Lenses are the most important part of any pair of eyeglasses. While it might be the frame that you notice first, it’s what you don’t see that matters most when considering ophthalmic lenses. For instance, you don’t want to see reflections, distortions, or excessive edge thickness. Choosing the appropriate lens options will not only improve your vision but it will also enhance the appearance of your eyewear, especially in higher prescriptions.
In the digital age of high-definition televisions and phones, lens technology has finally caught up. Advances in eyeglass lens manufacturing have made possible new high-definition eyeglass lenses that correct these aberrations, potentially giving you sharper vision than what is possible with conventional eyewear. These lenses are designed to provide sharper vision in all lighting conditions and reduce glare for nighttime driving and other low light tasks. These lenses may help reduce aberrations that limit field of view and cause starbursts, halos and comet-shaped distortions of lights at night. The end result is that high-definition lenses may provide sharper image quality, better low-contrast and low-lighting vision, reduced glare sensitivity, and better peripheral vision. With digital high-definition lenses, the fabrication of the lenses from wearer’s eyeglass prescription is optimized with computer-controlled surfacing equipment that is much more precise than conventional tools.
Hi-index is a special type of plastic lens that is thinner and lighter than conventional plastic lenses. Hi-index material bends light more efficiently than regular plastic, allowing for a decrease in the amount of lens material needed to achieve the same prescription strength. The effect can be quite dramatic, with a 30-40% thickness reduction in high prescriptions, and excellent low distortion vision. Try hi-index for the thinnest lenses available and the best look cosmetically.
Polycarbonate lenses are thinner, lighter and up to 10 times more impact-resistant than regular plastic lenses. They have built-in UV protection. Optical quality, while good, is not quite the equal of hi-index, or standard plastic. These lenses are great for safety glasses, children’s eyewear, and for anyone who wants lightweight, durable lenses. They are a popular choice for safety glasses and sports glasses.
Transitions (PPG Industries) are photochromic lenses. Photochromic lenses darken when exposed to ultraviolet (UV) light and lighten once UV light is no longer present. Transitions are made from lightweight plastic and utilize a special molecular technology on the lens surface to achieve rapid darkening outside while becoming nearly clear inside and at night. They constantly adjust to the natural light of the day. Transitions lenses protect your eyes from UV light, and reduce glare and eyestrain, while improving contrast. They do not darken as much in a car because the windshield blocks UV light. Consider Transitions lenses when a separate pair of sunglasses is not feasible, or if you simply like the flexibility and optical advantages of a photochromic lens.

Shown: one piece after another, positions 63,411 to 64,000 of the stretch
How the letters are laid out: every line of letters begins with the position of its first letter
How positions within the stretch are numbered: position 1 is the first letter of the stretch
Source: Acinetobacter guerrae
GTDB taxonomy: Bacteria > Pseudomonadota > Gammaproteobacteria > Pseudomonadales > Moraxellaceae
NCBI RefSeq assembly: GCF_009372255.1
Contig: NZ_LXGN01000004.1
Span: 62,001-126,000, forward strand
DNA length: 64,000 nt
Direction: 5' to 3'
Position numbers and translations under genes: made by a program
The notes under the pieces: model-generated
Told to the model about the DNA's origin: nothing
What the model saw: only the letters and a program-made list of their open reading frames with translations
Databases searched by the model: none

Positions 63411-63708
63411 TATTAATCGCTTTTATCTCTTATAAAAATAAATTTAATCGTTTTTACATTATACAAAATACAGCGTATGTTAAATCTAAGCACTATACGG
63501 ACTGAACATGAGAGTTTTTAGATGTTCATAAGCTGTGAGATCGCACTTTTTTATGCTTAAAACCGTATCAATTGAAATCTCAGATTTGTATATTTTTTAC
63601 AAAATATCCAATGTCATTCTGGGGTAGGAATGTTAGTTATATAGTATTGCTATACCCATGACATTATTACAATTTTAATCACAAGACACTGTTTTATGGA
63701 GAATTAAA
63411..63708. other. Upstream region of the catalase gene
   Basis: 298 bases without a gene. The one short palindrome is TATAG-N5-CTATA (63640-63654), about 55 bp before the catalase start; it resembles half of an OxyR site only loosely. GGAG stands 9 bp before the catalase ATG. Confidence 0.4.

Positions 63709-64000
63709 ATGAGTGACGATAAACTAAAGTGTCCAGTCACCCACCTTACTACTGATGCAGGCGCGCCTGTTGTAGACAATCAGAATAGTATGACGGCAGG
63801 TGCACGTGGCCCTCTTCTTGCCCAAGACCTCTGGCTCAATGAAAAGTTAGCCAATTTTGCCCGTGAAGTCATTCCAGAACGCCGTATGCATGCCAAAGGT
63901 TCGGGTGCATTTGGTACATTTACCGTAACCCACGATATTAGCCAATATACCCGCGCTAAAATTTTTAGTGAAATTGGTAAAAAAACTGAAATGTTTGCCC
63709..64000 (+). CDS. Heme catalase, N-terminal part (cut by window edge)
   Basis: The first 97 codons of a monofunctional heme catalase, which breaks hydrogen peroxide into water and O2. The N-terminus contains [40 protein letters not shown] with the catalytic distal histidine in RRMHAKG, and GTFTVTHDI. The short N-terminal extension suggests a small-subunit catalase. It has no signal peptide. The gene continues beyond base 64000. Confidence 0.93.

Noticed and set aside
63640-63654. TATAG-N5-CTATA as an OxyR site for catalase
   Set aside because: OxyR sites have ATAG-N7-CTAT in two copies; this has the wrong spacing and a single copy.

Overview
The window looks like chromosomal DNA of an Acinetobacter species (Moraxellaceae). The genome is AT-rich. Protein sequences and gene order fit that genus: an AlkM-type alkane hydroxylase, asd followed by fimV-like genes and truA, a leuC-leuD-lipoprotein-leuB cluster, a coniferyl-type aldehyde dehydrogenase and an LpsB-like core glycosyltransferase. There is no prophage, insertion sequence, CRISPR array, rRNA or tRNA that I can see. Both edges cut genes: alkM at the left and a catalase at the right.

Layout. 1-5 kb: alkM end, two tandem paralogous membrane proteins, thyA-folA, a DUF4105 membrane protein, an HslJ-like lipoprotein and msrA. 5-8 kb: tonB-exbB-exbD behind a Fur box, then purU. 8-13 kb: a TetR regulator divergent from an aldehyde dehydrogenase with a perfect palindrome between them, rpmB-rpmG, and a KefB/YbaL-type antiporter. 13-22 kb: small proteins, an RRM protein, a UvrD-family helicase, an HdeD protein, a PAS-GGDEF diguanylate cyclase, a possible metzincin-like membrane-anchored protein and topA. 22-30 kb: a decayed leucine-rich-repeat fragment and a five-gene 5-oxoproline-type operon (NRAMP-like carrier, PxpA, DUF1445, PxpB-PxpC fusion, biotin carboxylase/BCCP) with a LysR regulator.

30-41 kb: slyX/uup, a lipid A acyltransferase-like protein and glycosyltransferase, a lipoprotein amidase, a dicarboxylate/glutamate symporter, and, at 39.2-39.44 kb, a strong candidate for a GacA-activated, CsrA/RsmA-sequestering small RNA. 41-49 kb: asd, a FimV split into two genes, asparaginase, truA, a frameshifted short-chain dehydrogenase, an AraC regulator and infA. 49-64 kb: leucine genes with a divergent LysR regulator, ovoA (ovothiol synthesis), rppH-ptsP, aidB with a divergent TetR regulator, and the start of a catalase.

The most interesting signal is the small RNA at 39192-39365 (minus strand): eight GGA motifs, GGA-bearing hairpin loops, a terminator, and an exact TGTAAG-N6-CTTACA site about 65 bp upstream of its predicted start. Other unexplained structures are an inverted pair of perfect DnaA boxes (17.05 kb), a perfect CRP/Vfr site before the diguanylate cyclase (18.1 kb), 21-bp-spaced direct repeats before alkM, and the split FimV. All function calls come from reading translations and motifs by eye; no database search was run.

Anti-reflective (AR) coating is a multilayer coating applied to the front and back lens surfaces, which reduces glare and reflections. It improves both the vision through your glasses and the appearance of your glasses easing eye fatigue.. AR coating is particularly useful for night driving, eliminating halos around lights and annoying glare. Cosmetically, AR coating makes the lenses in your glasses appear invisible, allowing others to see your eyes clearly. We believe AR coating is one of the most valuable options you can add to your eyewear and we recommend it to virtually all eyeglass wearers.
Polarized lenses contain a special filter that blocks light reflected from flat or smooth surfaces such as water, snow, or a road surface. These reflections cause intense, annoying glare. Polarized sunglasses improve visual comfort, especially for activities such as fishing, boating, golfing, biking, or jogging. They are a great choice for anyone who spends a lot of time outdoors.
Referred to as “no-line” bifocals or trifocals, progressive glasses are ideal for patients who have presbyopia —a vision condition marked by a decrease in the ability to focus sharply on nearby objects.
These lenses have many advantages over bifocals and trifocals because they allow the wearer to focus at many different distances, not just two or three. Because they have no lines, progressive lenses allow a smooth, comfortable transition from one distance to another.
Unlike traditional bifocals or trifocals, there are no visible lines separating the different fields of a progressive lens. Your eyes are seen clearly behind the progressive eyeglasses, you’ve got the same “look” as eyeglass wearers often half your age, and there are no “lens lines” to distract your vision.
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